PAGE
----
The Obama administration’s point man on federal hiring reform said Wednesday that the government has made significant strides in strengthening its employment process in the year since President Obama issued a directive to fix it.
Speaking to conference sponsored by the Government Executive Media Group, John Berry cited several indications of a much improved hiring system.
“We are hiring now based on resumes and cover letters 91 percent of the time,” said Berry, director of the Office of Personnel Management. “That is up from 39 percent in 2009. It’s an amazing leap forward.
“We have gotten off of KSA island. Ninety-six percent of our job opportunity announcements no longer require KSA essays. That is also up from 39 percent in 2009.”
Requiring applicants to write essays to explain their knowledge, skills and abilities — KSA — at the initial stages of the process was a major impediment for many job seekers. In conversations among those familiar with the hiring process, “KSA” was often preceded by “dreaded.” Berry considers the move to a system based on cover letters and resumes, as is common in the private sector, to be a major accomplishment in the government’s hiring reform effort.
Another major problem with the application process was the applications themselves.
Now 66 percent of the applications and job descriptions are five pages or less. In 2009, just 24 percent were. Berry said one agency had a job description 75 pages long.
The applications now are not only shorter, but they also are easier to read. In 2009, 55 percent of the job opportunity announcements were written in plain language, according to Berry. Today 86 percent are.
“And our time to hire has gotten shorter, down about 15 percent to a government-wide average of 105 days,” he added.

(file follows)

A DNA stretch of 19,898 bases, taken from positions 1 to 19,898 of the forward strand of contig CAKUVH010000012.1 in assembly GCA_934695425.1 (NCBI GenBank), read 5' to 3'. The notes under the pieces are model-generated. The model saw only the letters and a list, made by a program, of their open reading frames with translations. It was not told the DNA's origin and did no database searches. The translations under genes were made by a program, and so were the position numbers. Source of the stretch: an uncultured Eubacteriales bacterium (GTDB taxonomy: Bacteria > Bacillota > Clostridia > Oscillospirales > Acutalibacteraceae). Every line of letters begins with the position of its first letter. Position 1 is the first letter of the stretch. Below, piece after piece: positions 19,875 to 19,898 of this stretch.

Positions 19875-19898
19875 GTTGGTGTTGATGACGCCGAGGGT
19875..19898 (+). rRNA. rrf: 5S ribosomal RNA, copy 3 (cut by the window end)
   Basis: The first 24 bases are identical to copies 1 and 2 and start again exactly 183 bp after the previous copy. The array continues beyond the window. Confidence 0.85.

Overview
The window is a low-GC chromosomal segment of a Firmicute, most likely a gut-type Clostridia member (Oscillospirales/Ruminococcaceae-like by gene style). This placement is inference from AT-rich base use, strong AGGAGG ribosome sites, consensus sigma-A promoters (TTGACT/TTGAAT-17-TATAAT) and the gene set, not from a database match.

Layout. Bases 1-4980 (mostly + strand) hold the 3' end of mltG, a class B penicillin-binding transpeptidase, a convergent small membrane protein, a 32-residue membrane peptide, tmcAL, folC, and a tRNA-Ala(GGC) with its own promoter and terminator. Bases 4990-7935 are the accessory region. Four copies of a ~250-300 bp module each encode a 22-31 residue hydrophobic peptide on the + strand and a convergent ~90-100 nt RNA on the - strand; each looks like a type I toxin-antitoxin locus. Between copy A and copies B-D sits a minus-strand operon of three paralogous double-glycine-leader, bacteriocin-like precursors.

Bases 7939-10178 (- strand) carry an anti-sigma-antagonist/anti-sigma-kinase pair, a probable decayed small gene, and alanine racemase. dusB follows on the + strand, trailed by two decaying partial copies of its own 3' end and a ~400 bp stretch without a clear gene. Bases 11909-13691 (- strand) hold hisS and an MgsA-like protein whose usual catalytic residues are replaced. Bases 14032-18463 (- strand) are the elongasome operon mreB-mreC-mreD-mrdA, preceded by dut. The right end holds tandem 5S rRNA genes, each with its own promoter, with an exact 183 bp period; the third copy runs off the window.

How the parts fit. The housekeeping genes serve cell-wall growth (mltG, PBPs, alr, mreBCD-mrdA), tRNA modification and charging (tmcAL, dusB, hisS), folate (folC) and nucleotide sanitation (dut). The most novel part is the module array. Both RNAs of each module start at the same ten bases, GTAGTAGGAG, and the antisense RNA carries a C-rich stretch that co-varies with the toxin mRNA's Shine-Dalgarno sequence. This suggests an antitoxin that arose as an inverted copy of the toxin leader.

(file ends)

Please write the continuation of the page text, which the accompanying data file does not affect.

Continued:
Many of the changes Berry mentioned during his talk at the National Press Club were outlined in a presidential memorandum Obama issued on May 11, 2010.
“The complexity and inefficiency of today’s Federal hiring process deters many highly qualified individuals from seeking and obtaining jobs in the Federal Government,” Obama said in the memorandum.
“Americans must be able to apply for Federal jobs through a commonsense hiring process and agencies must be able to select high-quality candidates efficiently and quickly. Moreover, agency managers and supervisors must assume a leadership role in recruiting and selecting employees from all segments of our society. …The ability of agencies to perform their missions effectively and efficiently depends on a talented and engaged workforce, and we must reform our hiring system to further strengthen that workforce.”
Berry said the government has made “major accomplishments” toward meeting the president’s directive, but added, “we’re not done yet.” He acknowledged “there are still too many frustrated applicants and hiring managers out there.”